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Jill Thompson in Chicago Tribune

posted Jul 1, 2017, 3:16 AM by Vu Nguyen

WONDER WOMAN #62 (Feb 1992)
DC Comics

Chicagoan Jill Thompson has been a longtime artist for DC Comics and is one of the first women to make a name in this once-male-dominated industry. She has also been one of the artists behind “Wonder Woman” comics. (Phil Velasquez/Chicago Tribune)

She found herself as the artist to DC writer/artist George Perez, whose take on Wonder Woman in the late 1980s would set much of the tone and mythology associated with the character since. He approached Wonder Woman as a sort of utopian feminist-warrior ideal. He underlined her connection with the gods, and provided depth to her island paradise of Themyscira. Nevertheless, though Thompson was hired by DC editor Karen Berger, Wonder Woman comics at the time were still written and drawn entirely by men.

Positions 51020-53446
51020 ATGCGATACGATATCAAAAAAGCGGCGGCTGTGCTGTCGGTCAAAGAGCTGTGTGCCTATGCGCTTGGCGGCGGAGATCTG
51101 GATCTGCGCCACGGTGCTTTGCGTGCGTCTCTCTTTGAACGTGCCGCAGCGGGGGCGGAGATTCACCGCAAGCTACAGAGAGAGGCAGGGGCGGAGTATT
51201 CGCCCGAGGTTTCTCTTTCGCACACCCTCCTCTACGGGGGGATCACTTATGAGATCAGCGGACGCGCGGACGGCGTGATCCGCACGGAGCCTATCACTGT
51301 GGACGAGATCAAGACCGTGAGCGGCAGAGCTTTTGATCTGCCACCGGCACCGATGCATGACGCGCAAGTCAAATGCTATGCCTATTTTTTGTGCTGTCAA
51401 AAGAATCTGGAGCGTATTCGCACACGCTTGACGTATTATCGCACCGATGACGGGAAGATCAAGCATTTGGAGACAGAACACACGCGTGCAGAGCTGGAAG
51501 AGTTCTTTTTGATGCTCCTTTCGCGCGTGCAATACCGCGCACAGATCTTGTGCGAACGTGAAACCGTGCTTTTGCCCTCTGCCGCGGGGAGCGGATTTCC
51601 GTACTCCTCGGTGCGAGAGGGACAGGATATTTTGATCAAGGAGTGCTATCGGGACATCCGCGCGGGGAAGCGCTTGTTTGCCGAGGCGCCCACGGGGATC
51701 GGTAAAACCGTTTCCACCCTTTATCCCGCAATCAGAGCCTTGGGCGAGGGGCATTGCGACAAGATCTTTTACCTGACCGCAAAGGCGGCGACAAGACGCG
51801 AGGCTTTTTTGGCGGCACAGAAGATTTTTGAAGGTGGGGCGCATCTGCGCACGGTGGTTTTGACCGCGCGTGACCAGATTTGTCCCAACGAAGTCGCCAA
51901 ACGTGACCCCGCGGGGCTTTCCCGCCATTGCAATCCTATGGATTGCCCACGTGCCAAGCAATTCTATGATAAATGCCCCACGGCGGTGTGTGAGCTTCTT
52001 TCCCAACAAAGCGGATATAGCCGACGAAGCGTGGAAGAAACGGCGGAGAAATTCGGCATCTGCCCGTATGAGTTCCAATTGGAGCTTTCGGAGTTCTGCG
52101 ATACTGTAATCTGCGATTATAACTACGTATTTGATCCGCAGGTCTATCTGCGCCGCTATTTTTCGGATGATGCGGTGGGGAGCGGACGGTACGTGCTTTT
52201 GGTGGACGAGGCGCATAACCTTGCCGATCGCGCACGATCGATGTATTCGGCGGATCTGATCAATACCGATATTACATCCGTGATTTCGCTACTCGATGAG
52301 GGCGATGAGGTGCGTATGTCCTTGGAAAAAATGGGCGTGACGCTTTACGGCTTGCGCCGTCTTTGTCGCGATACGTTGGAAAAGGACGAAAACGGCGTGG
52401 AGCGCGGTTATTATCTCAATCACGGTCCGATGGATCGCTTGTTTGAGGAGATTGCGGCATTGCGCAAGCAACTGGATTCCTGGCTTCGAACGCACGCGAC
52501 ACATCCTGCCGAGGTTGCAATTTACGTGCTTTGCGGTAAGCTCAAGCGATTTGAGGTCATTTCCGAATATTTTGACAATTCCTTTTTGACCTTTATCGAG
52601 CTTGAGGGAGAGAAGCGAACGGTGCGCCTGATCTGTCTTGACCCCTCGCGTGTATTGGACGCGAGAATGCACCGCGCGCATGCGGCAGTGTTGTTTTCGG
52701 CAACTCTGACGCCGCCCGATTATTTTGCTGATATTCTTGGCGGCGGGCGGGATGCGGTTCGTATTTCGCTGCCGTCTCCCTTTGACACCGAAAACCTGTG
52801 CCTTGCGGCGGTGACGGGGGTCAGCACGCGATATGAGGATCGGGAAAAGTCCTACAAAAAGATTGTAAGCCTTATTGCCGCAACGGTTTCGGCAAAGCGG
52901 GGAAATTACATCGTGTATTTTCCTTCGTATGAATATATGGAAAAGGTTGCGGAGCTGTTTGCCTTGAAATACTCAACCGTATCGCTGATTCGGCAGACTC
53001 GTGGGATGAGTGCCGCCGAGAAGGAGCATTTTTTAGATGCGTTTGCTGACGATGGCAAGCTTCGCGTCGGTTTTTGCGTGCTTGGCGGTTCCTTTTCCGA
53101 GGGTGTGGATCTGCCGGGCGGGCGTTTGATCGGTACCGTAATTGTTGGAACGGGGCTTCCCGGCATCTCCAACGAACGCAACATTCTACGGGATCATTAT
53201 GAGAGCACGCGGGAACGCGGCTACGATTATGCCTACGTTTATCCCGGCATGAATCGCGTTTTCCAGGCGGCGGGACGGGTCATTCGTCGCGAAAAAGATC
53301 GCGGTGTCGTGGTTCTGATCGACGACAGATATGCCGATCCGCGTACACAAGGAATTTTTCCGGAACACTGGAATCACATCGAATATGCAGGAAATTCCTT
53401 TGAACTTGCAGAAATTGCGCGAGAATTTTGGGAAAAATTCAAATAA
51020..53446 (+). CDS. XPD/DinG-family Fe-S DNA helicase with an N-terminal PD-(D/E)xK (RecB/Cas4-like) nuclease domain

"I remember people telling me then how important it was for a woman to draw a monthly book," she said, "but I also remember, the first time I spoke on the phone with George, my body blushed I was so nervous — I remember that I sweated right through my shirt."

Thompson, who had grown up as a devoted comics reader — and who at 50 now says she never seriously considered doing anything but drawing comic books for a living — revered major-league names like Perez. She just wasn't much of a Wonder Woman fan.

Not at first.

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